Scientific Name: Crambus
Lifespan: One year
Brief description: Sod webworms are the larva of certain species of moth. These immature moths love dining on the stems and blades of grass, creating irregular patches of brown or yellow on lawns.
What are Sod Webworms?
Sod webworms are native to the United States, unlike many invasive pests. They a common nuisance on golf course greens, in cemeteries, and home lawns that are exposed to lots of sunlight.
Webworms get their name from the web-lined tunnels in which they hide out during the day. They are light green or light brown, with rows of spots on their body. The adult moth form of the insect is a white or tan moth with a snout-like projection coming out of its head and wings that wrap around the body.
Sod webworms describe the second, larval stage of several species of moth. In most species, the females lay up to 200 eggs in early summer, though some varieties lay eggs earlier. After about 10 days, the sod webworm larva emerge from the eggs and begin to feed. As they grow, they consume leaves and stems of grass and complete a series of 6 to 10 larval instars. They feed through late September and then overwinter as mature larva. They feed once more and then pupate from May until early June. Ten to 14 days later, the adult moth emerges. In its adult form, this insect is harmless, but larval populations can cause real distress, especially those species that hatch in early spring and have more time in a single season to multiply and eat up a lawn.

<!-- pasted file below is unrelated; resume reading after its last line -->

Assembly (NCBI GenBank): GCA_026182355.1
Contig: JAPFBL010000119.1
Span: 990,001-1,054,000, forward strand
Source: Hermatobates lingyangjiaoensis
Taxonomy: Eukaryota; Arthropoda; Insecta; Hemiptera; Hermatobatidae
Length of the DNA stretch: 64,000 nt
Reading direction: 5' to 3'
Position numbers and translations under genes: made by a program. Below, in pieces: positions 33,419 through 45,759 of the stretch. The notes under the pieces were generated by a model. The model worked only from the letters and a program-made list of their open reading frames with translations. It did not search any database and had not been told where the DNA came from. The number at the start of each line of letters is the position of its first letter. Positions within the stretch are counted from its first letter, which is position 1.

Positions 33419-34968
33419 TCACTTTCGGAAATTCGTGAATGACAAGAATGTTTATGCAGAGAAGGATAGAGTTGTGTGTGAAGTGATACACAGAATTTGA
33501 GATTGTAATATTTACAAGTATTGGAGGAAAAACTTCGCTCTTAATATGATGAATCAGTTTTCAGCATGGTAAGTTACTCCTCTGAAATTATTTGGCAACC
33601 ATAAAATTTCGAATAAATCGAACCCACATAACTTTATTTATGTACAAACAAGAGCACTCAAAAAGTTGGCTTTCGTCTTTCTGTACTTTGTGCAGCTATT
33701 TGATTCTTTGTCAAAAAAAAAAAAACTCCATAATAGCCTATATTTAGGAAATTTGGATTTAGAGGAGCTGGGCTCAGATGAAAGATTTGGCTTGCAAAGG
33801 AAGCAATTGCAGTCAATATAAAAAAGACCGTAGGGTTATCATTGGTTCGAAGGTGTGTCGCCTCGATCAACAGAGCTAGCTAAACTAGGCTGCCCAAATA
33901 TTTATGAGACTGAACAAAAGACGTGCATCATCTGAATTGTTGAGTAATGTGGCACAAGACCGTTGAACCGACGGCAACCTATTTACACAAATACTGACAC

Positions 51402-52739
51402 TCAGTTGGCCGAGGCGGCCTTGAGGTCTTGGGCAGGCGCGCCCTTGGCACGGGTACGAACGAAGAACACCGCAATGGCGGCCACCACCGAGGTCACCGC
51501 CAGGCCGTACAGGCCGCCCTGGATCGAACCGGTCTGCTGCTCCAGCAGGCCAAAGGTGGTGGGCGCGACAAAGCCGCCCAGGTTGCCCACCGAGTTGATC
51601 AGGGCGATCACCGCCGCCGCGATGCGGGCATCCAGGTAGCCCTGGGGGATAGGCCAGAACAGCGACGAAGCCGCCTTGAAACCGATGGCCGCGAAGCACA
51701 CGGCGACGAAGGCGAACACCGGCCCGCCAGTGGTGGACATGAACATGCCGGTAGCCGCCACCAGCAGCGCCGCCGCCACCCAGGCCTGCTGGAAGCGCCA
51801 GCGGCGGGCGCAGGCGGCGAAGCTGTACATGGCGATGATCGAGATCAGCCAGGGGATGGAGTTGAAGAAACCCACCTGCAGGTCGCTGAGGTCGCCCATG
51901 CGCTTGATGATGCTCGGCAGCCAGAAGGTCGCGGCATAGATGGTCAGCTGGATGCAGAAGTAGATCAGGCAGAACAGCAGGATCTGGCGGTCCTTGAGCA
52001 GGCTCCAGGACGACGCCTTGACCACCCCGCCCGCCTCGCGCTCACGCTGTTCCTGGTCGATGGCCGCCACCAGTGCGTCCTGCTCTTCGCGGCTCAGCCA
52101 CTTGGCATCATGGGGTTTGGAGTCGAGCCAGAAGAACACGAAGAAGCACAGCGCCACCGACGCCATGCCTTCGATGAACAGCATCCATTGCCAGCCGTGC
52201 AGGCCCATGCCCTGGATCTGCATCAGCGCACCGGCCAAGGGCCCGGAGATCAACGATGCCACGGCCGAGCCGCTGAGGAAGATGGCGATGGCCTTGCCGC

Signs and Symptoms of Sod Webworms
Small brown spots will appear on infected grass, slowly at first, but then as temperatures rise and the weather gets drier, those spots will grow and intersect.
Webworm-related patches are often mistaken for drought stress, and indeed, webworm damage tends to be worst during a drought. You can tell if webworms are to blame for lawn damage by getting down on your hands and knees and inspecting the area for the larva’s web-lined tunnels. You can also move grass blades aside along the perimeter of a patch of damaged grass and look for excrement pellets of the webworms.
How to Prevent Sod Webworms
If found early enough, when they are still small and vulnerable, webworms are easy to kill with insecticides. Before applying insecticide, sample a section of thatch to determine the number of worms present. Apply the product in the early evening when larvae are most active
Nematodes are a non-chemical option to suppress sod webworm populations. Nematodes are tiny worms that live in the soil and can kill webworms. They must be handled with care because they are living, breathing organisms.
Another non-chemical approach is to sow endophyte-enhanced turfgrass as new seedlings or incorporate it into the current lawn. Endophytes are beneficial fungi that help strengthen grass plants and make them more resistant to insects and disease.
Watering your lawn will help keep the grass healthy and also deter webworms
Check with your local lawn care professionals to discuss sod webworm control techniques at will keep your lawn healthy and looking good.